Freddie's existence disproves Lancaster's mantra, "Man is not an animal," which may be why Lancaster is so drawn to him. Freddie is by and large loyal to Lancaster, dangerously so. Their relationship is a strange love story of sorts. In the end, though, Freddie is his own man, a chaotic force of nature. Will the brainwashing techniques of The Cause work on him?

Deep, dark colors emphasize a sense of post-war paranoia, and the unique cinematography and music emphasize how strange people are. Everyone is searching for some kind of truth, be it through control or a connection. The Master may be full of symbolism, but its oddness makes one thing very clear: humans are silly and fascinating creatures.

Sunday, April 7, 2013

Hannibal: Apéritif (Episode 1)

NBC’s new television series Hannibal opens with a stylistic reenactment of a double murder. Music pounds, time reverses and speeds forward, and deep red splatters white walls. The audience watches criminal profiler Will Graham (Hugh Dancy) put himself in the mind of a killer. We literally see him shoot two people. The scene hints at what is to come: intense visuals, Grand Guignol violence, and heavy-handed direction.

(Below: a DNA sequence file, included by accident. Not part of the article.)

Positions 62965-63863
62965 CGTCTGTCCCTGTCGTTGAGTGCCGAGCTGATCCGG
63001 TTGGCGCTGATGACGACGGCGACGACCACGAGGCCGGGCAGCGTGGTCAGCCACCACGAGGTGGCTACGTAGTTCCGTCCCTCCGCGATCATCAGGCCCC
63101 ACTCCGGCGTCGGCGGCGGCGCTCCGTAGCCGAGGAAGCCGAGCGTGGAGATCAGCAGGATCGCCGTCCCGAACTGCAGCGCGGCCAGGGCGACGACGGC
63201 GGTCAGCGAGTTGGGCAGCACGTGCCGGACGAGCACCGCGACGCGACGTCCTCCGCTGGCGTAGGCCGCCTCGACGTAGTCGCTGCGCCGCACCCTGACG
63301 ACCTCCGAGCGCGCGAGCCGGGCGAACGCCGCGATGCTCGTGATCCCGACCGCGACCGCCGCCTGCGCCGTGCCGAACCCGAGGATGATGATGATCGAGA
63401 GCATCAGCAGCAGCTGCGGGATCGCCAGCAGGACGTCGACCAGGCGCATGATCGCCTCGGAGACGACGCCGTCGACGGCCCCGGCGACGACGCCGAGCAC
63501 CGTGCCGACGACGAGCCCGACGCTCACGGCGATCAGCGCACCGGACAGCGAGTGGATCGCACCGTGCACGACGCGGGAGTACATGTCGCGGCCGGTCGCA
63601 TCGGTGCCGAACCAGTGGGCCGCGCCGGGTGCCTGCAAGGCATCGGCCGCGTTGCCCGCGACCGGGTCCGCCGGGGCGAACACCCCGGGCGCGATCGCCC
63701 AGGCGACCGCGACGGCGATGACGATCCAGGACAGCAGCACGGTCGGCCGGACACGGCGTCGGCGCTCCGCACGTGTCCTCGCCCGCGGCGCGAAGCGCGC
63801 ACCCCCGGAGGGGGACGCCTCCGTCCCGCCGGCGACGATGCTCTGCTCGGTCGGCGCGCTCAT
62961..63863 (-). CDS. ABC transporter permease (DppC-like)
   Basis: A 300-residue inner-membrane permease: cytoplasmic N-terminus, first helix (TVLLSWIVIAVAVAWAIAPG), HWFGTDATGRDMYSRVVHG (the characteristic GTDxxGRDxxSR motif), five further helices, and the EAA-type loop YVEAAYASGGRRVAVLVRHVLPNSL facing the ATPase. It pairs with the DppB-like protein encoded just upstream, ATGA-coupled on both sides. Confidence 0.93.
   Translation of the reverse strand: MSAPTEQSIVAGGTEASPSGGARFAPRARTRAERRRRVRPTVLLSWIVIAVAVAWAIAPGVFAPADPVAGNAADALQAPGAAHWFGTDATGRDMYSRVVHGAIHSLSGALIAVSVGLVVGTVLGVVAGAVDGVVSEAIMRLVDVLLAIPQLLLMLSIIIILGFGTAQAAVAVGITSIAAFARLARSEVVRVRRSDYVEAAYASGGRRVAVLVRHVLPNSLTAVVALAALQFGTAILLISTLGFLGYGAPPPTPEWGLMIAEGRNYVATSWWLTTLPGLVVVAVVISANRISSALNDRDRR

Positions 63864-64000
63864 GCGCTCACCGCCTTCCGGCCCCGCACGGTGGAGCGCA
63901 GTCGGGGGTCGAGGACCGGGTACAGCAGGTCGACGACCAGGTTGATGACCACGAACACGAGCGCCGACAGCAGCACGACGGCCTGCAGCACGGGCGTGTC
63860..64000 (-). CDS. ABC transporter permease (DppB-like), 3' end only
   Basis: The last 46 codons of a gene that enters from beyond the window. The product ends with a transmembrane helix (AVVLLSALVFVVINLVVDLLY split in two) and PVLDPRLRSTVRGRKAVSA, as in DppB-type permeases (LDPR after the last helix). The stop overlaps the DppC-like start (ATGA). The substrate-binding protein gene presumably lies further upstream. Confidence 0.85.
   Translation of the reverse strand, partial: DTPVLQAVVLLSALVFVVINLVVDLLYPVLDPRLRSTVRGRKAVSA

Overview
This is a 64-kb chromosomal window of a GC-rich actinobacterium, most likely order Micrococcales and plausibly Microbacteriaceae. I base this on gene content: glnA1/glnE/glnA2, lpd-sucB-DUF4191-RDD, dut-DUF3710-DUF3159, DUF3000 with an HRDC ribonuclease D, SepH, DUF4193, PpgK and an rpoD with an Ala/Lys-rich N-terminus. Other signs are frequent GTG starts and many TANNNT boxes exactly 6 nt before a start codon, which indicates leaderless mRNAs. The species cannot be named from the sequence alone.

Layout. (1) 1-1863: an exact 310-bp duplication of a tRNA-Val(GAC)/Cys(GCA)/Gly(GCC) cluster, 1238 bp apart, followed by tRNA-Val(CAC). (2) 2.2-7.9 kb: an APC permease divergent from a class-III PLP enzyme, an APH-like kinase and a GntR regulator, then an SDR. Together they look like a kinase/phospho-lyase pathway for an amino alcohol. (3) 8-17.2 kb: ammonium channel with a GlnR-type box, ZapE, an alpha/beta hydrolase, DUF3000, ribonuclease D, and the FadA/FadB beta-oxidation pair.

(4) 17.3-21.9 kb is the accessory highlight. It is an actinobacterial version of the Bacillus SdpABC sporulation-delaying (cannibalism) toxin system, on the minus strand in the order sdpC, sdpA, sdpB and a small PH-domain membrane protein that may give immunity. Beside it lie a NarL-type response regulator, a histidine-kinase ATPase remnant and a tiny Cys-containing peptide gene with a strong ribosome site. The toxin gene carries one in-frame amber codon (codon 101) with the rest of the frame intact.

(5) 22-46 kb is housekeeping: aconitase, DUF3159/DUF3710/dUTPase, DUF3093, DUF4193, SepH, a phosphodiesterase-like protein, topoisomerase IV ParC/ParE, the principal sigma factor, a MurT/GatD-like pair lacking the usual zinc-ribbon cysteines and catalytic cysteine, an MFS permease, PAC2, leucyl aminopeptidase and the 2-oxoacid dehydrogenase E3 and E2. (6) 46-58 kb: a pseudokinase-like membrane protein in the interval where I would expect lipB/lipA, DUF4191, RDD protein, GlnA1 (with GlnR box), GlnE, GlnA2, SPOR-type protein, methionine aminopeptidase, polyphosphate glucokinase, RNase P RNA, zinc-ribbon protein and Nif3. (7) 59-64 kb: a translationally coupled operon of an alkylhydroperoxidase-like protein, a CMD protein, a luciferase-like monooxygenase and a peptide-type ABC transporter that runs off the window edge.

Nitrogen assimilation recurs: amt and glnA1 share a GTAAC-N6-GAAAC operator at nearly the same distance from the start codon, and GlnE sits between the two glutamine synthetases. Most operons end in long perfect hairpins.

Viewers will recognize Will Graham from the movies Red Dragon and Manhunter, based on Thomas Harris’s crime novels. At the beginning of the pilot, Will already appears to be falling apart. Dancy plays him with twitchy intensity, too much so, as one wonders where he will go from here. While Will is lecturing a class about empathizing with murderers, FBI agent Jack Crawford (Laurence Fishburne, apparently bored) approaches him about a string of abductions. Women have disappeared, but no bodies have been found. Jack wonders about Will’s methods, but Will assures him that he is more autistic than sociopathic.